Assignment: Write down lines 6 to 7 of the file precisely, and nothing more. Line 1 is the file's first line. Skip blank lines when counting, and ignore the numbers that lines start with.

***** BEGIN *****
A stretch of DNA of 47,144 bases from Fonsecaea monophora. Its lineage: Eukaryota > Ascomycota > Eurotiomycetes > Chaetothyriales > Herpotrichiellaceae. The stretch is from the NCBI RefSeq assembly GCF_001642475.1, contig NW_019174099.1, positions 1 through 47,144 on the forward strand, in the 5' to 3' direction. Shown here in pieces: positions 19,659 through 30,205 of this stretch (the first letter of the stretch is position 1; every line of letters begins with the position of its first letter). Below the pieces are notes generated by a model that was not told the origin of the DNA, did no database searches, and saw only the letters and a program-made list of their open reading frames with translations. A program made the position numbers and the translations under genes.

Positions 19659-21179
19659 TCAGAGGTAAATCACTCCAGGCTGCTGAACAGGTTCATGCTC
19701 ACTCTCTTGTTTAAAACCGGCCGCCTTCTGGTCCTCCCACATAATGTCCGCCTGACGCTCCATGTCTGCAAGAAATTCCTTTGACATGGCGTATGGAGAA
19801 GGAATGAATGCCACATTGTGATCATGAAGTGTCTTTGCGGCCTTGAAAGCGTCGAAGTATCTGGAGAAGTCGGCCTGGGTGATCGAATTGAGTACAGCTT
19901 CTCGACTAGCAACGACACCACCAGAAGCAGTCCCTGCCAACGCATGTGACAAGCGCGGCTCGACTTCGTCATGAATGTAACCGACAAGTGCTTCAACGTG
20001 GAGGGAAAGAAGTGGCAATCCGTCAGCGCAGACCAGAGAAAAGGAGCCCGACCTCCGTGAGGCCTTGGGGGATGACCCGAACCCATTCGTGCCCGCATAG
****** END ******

19901 CTCGACTAGCAACGACACCACCAGAAGCAGTCCCTGCCAACGCATGTGACAAGCGCGGCTCGACTTCGTCATGAATGTAACCGACAAGTGCTTCAACGTG
20001 GAGGGAAAGAAGTGGCAATCCGTCAGCGCAGACCAGAGAAAAGGAGCCCGACCTCCGTGAGGCCTTGGGGGATGACCCGAACCCATTCGTGCCCGCATAG